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3 week shopping list

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3 week shopping list

Postby Lynda » Thu Jan 05, 2006 9:29 pm

I'm new to the site and feel weird asking strangers for help. I am doing a three weekly shop next Friday and am open for any suggestions. I can buy enough fresh fruit and veg for the first week then i'm stuffed. My husband and two kids like a snack after tea. I'ts like have something solid then follow it with something sweet. We allready don't use butter or bread. What bread i do use i cook in the breadmaker, that is usally rye or wholemeal. Any suggestions for a healthy three weekly shopping list would be much appreciated.

Lynda
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Postby Angel » Thu Jan 05, 2006 9:41 pm

Lynda

Boy, I have trouble planning my weekly shop, I don't envy you but hope these suggestions help:

    low fat yoghurt - I buy Yoplait No Fat yoghurt, eating the vanilla flavour feels oh so naughty but its not.

    Fruit in its own juices - canned or Frozen berries - these could be added to the yoghurt

    make your own icypoles - I'm not sure where you buy the mold but you could use low joule cordial for these.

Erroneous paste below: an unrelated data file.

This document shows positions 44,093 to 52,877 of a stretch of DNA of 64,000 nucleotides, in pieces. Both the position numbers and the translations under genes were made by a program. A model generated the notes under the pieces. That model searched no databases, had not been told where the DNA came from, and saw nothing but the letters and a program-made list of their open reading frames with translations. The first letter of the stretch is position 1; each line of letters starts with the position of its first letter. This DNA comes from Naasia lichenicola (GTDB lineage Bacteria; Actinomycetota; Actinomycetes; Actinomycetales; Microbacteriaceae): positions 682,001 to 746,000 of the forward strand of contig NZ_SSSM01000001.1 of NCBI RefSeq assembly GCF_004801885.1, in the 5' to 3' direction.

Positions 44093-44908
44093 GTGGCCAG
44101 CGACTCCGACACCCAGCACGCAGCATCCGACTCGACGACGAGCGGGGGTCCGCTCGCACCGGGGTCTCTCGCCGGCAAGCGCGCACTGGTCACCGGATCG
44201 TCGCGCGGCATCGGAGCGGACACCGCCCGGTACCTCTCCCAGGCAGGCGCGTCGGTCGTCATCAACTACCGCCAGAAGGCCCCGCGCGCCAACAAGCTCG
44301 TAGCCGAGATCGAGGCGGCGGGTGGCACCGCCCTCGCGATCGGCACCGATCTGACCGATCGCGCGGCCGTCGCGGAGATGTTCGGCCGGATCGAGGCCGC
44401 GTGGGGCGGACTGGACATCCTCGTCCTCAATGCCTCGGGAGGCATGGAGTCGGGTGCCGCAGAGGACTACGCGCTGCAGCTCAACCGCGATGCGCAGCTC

Never tried these but frozen banana - sounds weird but I'm told its like having a banana icypole

    Mum used to freeze grapes and cut up oranges for us as kids

    Mum also use to blend different fruits together and make a sorbet and freeze - it would be like having Vitari


What about the low fat version of what you were having?

That's about all I can think of off the top of my head. Hope these ideas help.
Angel
Last edited by Angel on Mon Jan 09, 2006 9:25 pm, edited 1 time in total.
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Postby Butterfly_Dawn » Thu Jan 05, 2006 9:43 pm

dried fruit can be rehydrated and it's almost like fresh stewed fruit. (just pour some boiling water over them at night, and by morning they're rehydrated) That might be an option.

If you can get them home, frozen veggies are a pretty good substitute nowadays. A few brands do mixed vegies in one pack now.